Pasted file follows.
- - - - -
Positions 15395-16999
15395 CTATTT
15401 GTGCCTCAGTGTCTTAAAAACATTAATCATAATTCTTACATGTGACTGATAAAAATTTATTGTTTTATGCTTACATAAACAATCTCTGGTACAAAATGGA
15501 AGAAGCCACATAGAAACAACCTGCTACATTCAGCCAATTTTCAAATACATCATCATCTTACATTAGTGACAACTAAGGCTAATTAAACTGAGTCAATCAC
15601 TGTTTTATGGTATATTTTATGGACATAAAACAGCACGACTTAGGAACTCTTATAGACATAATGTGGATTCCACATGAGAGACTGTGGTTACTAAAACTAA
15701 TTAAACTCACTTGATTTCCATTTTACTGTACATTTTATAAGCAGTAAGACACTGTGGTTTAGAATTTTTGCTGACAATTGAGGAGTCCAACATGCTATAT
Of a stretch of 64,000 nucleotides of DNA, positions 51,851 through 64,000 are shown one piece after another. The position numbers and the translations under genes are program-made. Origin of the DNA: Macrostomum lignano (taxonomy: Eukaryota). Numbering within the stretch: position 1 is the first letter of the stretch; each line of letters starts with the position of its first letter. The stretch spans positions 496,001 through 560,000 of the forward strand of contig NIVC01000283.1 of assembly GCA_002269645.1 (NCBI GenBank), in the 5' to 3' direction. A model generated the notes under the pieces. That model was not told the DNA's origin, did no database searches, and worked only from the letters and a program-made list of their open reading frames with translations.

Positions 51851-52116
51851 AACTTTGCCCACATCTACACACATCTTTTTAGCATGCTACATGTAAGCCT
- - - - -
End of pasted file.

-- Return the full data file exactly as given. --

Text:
Positions 15395-16999
15395 CTATTT
15401 GTGCCTCAGTGTCTTAAAAACATTAATCATAATTCTTACATGTGACTGATAAAAATTTATTGTTTTATGCTTACATAAACAATCTCTGGTACAAAATGGA
15501 AGAAGCCACATAGAAACAACCTGCTACATTCAGCCAATTTTCAAATACATCATCATCTTACATTAGTGACAACTAAGGCTAATTAAACTGAGTCAATCAC
15601 TGTTTTATGGTATATTTTATGGACATAAAACAGCACGACTTAGGAACTCTTATAGACATAATGTGGATTCCACATGAGAGACTGTGGTTACTAAAACTAA
15701 TTAAACTCACTTGATTTCCATTTTACTGTACATTTTATAAGCAGTAAGACACTGTGGTTTAGAATTTTTGCTGACAATTGAGGAGTCCAACATGCTATAT
Of a stretch of 64,000 nucleotides of DNA, positions 51,851 through 64,000 are shown one piece after another. The position numbers and the translations under genes are program-made. Origin of the DNA: Macrostomum lignano (taxonomy: Eukaryota). Numbering within the stretch: position 1 is the first letter of the stretch; each line of letters starts with the position of its first letter. The stretch spans positions 496,001 through 560,000 of the forward strand of contig NIVC01000283.1 of assembly GCA_002269645.1 (NCBI GenBank), in the 5' to 3' direction. A model generated the notes under the pieces. That model was not told the DNA's origin, did no database searches, and worked only from the letters and a program-made list of their open reading frames with translations.

Positions 51851-52116
51851 AACTTTGCCCACATCTACACACATCTTTTTAGCATGCTACATGTAAGCCT